Overall job growth hit zero in August, but jobs in health care are growing steadily. That would be good news, except that growth in this industry is increasingly paid for by taxpayers or new federal borrowing. And despite the sales pitch to the contrary, the Obama health law is making things worse.
The actuaries at the Centers for Medicare and Medicaid Services now forecast health-care spending to reach 19.8 percent of GDP by 2020, up from 16.6 percent when President Obama took office. And half this spending (49 percent) will be by government.
The actuaries’ predictions suggest that, in the long run, the largest threat to the nation’s solvency isn’t Medicare; it’s the Obama health law’s vast expansion of Medicaid, which will cost more than Medicare once baby-boom demand peaks.
Simply put, the president’s “reform” is converting Medicaid from a temporary safety net to a permanent, taxpayer-paid health entitlement, replacing private insurance.
To frighten the nation into enacting the Affordable Care Act in 2009, the Obama administration falsely claimed that health-care costs were “spiraling.” In truth, the rise in health-care spending was at record lows in 2009 (4 percent) and 2010 (3.9 percent).
The new health law will abruptly change that, the actuaries say. Health spending will jump a whopping 8.3 percent in 2014, the year most of the law’s provisions take effect, with annual increases thereafter averaging 6.2 percent until 2020.
Even these projections understate the problem, in part because they assume a cut in the rates that the government pays physicians — reductions that have always been postponed and probably will be again.
Medicaid spending will rise much faster than Medicare spending in the coming decade, with the two programs costing about the same by 2020. That’s amazing, considering the wave of baby boomers entering Medicare.
Again, Obama’s law is the main cause. It makes more people eligible for Medicaid and raises benefits so that the program’s spending will top $900 billion in 2020 (state and federal), up from $343 billion in the last year of the George W. Bush administration. The actuaries estimate that Medicaid enrollment will reach 75 million in 2014.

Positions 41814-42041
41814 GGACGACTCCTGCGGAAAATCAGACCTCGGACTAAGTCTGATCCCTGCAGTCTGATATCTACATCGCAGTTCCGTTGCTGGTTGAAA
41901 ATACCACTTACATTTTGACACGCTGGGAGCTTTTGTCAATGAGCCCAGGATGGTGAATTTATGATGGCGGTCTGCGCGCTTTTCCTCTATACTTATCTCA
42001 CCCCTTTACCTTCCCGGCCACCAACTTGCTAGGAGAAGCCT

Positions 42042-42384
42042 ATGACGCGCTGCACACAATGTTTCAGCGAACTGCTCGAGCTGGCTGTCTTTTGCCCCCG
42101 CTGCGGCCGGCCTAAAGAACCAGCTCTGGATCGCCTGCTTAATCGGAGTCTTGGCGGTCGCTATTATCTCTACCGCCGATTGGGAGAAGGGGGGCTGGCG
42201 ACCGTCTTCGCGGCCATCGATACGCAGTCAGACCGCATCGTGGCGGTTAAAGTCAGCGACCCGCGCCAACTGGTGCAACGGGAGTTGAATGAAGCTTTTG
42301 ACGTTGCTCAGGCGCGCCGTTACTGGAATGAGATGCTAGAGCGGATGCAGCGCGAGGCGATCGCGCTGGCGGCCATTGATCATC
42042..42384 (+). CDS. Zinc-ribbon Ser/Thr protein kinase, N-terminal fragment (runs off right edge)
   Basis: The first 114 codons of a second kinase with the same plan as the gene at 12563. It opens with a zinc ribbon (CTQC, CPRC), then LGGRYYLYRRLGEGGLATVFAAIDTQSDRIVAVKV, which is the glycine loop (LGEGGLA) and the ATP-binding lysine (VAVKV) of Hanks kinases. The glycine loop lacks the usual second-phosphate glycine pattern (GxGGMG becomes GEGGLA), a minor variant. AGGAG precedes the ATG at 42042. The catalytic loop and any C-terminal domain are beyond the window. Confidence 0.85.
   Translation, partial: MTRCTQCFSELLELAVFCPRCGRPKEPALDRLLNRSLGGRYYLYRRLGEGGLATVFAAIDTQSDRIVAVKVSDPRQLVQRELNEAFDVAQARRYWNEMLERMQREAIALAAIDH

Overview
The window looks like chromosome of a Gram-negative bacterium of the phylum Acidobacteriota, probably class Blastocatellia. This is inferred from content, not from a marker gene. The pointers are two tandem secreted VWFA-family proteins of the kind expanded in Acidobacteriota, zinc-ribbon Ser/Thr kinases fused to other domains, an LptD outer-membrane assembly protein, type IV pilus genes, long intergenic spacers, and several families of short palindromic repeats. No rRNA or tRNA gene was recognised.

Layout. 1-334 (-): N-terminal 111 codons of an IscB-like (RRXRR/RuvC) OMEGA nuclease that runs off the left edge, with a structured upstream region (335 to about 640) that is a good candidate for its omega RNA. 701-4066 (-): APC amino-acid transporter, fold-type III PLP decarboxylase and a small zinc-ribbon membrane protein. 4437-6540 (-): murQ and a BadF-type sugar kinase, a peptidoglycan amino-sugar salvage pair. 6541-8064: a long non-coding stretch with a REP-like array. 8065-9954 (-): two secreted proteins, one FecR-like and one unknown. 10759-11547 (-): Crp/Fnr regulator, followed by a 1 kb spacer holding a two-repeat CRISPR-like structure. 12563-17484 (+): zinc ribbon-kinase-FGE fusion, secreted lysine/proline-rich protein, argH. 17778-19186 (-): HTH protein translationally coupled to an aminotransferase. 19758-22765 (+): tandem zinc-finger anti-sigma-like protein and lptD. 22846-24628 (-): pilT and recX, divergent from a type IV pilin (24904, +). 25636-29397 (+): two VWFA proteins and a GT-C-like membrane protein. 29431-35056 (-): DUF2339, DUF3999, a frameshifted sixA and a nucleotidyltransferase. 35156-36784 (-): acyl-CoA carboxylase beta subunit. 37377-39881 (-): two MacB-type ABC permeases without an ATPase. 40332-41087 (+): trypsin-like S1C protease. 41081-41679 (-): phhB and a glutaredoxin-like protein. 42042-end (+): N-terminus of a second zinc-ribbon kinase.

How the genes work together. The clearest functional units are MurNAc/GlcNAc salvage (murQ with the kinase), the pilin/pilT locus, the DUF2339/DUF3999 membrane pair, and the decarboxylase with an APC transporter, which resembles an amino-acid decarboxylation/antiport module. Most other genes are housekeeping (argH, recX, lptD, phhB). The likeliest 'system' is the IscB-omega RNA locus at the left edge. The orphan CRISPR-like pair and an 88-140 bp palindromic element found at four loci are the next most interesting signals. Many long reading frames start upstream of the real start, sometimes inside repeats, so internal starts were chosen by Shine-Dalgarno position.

The president promised to reduce the number of uninsured by making health plans more affordable. But twice as many of the uninsured Americans will gain coverage by enrolling in Medicaid as by entering private plans.
The actuaries also caution that some workers and their families will be forced into Medicaid when large employers drop coverage and choose to pay the $2,000 penalty, a sum far smaller than the expense of providing what the Obama law deems “essential” coverage.
That’s the choice Andrew F. Puzder, head of CKE Restaurants, a 3,200-unit chain, will face. He told Congress that complying with the Obama health law’s definition of adequate coverage in 2014 would raise his company’s health-care costs by 150 percent. In other words, the law “explicitly makes labor more expensive.”
Estimates vary on how many employers will drop coverage. McKinsey & Co. found that 30 percent to 50 percent of employers polled were considering dropping coverage in 2014; Towers Watson, another consulting firm, found 9 percent, and Lockton Benefit Group reported 19 percent of its mid-market clients likely to drop coverage.
When employers stop providing insurance, workers with low household incomes (below $30,500 for a family of four) will qualify for Medicaid under the looser eligibility rules. Medicaid rolls could swell greatly beyond the actuaries’ already alarming predictions.
The actuaries also forecast that as government pays for a larger share of health care, government spending on health-care administration — bureaucrats and regulation — will soar from $29 billion in 2008 to more than $71 billion in 2020, more than the entire budget for the Medicare Part D drug benefit last year.
The congressional deficit-reduction “supercommittee” should make repealing the vast expansion of Medicaid under the Obama health law its first target. This expansion has received little public attention, but it is the costliest part of the law. The best time to reform this entitlement is before it goes into effect.
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